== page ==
July 29, 2019
The number of over 50s working for themselves made up 46 percent of the UKs entire self-employed workforce in the first three months of 2019, according to new research from jobs and volunteering board Rest Less. There are now 2.27 million over 50s who are self-employed – up from 1.45 million 10 years ago, an increase of 57 percent in a decade. The survey looked at data from the Office of National Statistics to highlight self-employment trends amongst the different demographic groups in the UK.
The analysis also shows that:
- In 2019, nearly 1 in 5 (19 percent) of the entire self-employed workforce is over 60
- The number of over 60s who are self-employed increased from 579,000 in 2009 to 949,000 in 2019 – an increase of 64 percent
- The total number of self-employed individuals has increased from 3.85 million to 4.92 million in the last 10 years. Of this 1.1 million increase, 820,000 is amongst those over 50 – nearly 4 in 5 of them or 77 percent
Stuart Lewis, Founder of Rest Less commented on the research: “Many people in their 50s and 60s can feel left behind and ignored from the workforce due to their age. For those who have had to take time out of their careers, perhaps to look after grandchildren or an elderly relative, it can be much harder than it should be to open doors back into the workplace. Sadly, with age discrimination still alive and well, we are seeing more and more over 50s finding they have no choice but to venture into the world of self-employment to make ends meet.
“Thankfully, it’s not all doom and gloom with many well funded boomers choosing to set up their own businesses for the love of doing so, whether consulting, a passion project or to be the next success story on dragons den. At a time in life when the kids have moved out and the mortgage is perhaps a little smaller, many are finding that they have the luxury of choice for the first time.”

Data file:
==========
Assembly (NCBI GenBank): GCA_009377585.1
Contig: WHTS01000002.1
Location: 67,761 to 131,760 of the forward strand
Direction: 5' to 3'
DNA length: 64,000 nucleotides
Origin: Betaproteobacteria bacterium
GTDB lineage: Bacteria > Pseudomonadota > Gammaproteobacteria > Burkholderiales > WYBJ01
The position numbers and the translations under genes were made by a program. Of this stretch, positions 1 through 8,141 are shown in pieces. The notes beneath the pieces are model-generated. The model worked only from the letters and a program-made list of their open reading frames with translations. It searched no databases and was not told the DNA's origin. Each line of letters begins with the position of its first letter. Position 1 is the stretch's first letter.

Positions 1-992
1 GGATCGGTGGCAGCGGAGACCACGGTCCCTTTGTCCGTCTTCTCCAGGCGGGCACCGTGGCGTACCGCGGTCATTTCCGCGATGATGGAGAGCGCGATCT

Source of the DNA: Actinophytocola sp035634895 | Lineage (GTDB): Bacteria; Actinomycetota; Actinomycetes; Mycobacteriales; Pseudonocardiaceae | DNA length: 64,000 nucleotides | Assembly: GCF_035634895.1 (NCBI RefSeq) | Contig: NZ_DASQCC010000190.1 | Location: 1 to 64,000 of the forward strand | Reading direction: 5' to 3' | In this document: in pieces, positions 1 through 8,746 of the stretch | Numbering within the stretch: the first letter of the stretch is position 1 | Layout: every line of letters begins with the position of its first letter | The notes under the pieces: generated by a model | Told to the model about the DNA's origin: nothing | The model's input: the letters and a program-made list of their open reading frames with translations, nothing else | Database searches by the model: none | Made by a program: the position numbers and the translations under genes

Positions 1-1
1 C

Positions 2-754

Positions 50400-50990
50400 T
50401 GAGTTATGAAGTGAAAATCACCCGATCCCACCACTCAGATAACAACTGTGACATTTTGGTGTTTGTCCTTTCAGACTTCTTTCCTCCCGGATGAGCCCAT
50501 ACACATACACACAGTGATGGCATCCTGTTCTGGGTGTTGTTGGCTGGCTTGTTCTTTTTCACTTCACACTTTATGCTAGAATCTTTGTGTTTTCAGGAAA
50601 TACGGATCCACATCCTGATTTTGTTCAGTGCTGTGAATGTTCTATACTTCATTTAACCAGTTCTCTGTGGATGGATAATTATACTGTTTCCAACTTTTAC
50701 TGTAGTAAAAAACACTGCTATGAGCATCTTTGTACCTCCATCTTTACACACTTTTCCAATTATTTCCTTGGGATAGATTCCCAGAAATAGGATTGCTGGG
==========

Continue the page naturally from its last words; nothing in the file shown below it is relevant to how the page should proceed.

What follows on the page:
The fastest growing part of the workforce
While many people choose self-employment as a way of offering more flexibility and choice, others might be turning to self-employment due to barriers in the job market
Patrick Thomson, Senior Programme Manager, Centre for Ageing Better commented: “Older workers are the fastest growing part of the workforce, and this is also true of those in self-employment. With a rising state pension age and more of us needing to work for longer to support our longer lives, self-employment can offer opportunities for flexible, fulfilling and rewarding work.
“While many people choose self-employment as a way of offering more flexibility and choice, others might be turning to self-employment due to barriers in the job market like ageism or a lack of opportunities for progression.
“While self-employment can be a great option for many people in the later part of their working lives, particularly because of the flexibility it offers, self-employed people risk missing out on some of the key benefits of working for an employer, such as employer pension contributions, support for a health condition or carers leave. Official statistics show that 45 percent of self-employed people aged 35 to 54 have no private pension wealth. It is crucial then that people in this position plan and prepare for how their circumstances might change in later life.”